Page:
Remember as percentage fees go up if markets rise, a 1% fee in cash terms will become bigger and bigger over the years.
Some offshore bonds do have more low-cost fund options, including tracker funds. This means that many expats out there have plans which could be reduced in price dramatically.
As offshore bonds aren’t as long-term as savings plans and don’t have the same contractual dimension to them, they tend to attract fewer complaints.
Often in year 1, 70%+ of these accounts are liquid on day 1, rising to 100% within 5-8 years.
Funds within offshore bonds
The biggest mistakes is to have many illiquid funds held within the offshore bonds. Several of these illiquid funds, such as LM in Australia, collapsed due to liquidity problems or fraud.
There have been recent changes to the fund lists/fund centre which make it harder for advisors to pick such funds.
The performance of these bonds can vary differently depending on the funds that are chosen. For example, the Old Mutual Executive Investment Bond and RL360 Pims all have low-fee funds available, which can make a huge difference to the performance.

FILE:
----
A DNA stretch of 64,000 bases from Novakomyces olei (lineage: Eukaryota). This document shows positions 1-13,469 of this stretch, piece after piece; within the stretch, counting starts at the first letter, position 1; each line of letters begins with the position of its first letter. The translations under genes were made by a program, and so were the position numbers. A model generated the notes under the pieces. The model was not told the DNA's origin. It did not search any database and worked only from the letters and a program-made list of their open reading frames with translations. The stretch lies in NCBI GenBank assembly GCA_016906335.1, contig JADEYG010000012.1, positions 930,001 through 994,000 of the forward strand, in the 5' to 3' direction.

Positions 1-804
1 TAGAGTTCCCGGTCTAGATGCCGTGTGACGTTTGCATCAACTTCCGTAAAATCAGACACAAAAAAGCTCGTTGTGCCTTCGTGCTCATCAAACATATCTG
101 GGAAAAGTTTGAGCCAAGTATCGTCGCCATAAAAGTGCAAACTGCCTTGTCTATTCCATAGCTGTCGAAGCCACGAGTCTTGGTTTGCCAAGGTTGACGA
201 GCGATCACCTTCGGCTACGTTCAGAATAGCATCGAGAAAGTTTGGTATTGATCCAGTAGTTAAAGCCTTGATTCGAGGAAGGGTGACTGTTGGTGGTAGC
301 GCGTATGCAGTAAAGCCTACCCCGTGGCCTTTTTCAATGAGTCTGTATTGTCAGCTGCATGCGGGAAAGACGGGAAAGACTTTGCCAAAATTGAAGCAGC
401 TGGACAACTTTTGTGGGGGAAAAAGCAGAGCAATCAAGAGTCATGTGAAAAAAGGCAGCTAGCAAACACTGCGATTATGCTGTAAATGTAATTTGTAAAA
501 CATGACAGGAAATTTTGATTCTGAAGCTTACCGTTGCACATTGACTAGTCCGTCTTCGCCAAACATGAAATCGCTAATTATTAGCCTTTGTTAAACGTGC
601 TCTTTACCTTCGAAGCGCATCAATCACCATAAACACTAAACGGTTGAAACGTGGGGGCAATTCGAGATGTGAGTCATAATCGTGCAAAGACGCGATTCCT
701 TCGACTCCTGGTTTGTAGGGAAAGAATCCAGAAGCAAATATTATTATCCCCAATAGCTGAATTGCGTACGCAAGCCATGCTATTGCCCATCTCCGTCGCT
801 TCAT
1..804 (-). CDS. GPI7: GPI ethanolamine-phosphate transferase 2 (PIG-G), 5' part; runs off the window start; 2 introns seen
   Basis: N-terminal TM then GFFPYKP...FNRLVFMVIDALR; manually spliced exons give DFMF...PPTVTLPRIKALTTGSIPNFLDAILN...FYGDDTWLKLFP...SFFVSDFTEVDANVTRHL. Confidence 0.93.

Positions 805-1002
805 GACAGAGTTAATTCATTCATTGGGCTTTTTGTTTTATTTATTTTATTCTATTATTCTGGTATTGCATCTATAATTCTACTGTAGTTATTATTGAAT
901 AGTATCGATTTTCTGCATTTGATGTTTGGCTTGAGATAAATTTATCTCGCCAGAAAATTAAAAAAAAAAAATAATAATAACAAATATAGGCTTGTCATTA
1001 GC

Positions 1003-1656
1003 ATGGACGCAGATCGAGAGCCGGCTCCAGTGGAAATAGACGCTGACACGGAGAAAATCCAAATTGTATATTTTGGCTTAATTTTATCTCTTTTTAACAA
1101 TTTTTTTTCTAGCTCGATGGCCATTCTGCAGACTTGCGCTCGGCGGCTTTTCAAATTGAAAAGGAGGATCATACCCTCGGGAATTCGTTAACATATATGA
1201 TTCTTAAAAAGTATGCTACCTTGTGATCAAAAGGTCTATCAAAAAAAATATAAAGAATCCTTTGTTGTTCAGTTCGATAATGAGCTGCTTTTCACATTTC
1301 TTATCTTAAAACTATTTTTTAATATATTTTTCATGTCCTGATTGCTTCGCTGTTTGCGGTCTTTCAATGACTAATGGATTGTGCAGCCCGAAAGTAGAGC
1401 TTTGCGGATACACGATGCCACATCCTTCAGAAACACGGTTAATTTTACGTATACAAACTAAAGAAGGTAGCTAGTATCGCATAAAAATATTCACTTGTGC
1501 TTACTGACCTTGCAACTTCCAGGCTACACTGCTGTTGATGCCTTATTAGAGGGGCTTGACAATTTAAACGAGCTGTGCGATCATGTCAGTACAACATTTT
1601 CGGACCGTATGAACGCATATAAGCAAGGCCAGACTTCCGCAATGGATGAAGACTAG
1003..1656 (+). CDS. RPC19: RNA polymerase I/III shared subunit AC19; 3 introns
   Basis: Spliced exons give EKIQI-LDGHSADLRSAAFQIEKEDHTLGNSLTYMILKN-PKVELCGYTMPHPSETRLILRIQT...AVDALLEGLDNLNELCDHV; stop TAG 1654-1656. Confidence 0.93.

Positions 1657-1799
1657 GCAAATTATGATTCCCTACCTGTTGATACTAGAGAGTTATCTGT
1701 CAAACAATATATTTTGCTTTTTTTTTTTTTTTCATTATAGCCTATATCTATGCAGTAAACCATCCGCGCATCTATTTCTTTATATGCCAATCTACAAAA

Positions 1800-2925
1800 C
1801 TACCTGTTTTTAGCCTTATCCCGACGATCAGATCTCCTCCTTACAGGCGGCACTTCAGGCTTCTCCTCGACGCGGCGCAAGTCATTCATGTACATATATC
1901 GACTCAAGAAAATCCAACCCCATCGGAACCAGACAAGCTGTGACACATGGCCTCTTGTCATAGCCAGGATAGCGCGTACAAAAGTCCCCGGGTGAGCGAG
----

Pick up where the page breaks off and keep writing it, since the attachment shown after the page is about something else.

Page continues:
Fund performances and factsheets are all available online.
Should people complain to the regulators if they feel miss sold?
It depends on the market. Markets in highly regulated markets like the EU, Hong Kong or Singapore may get some luck going down this avenue, but it depends on what documents were signed on day 1, and what you can prove.
In most expat markets, financial services aren’t as well-regulated as in developed countries, and it is highly unlikely the regulators will care about any expat complaints.
In the majority of cases, therefore, complaining isn’t productive.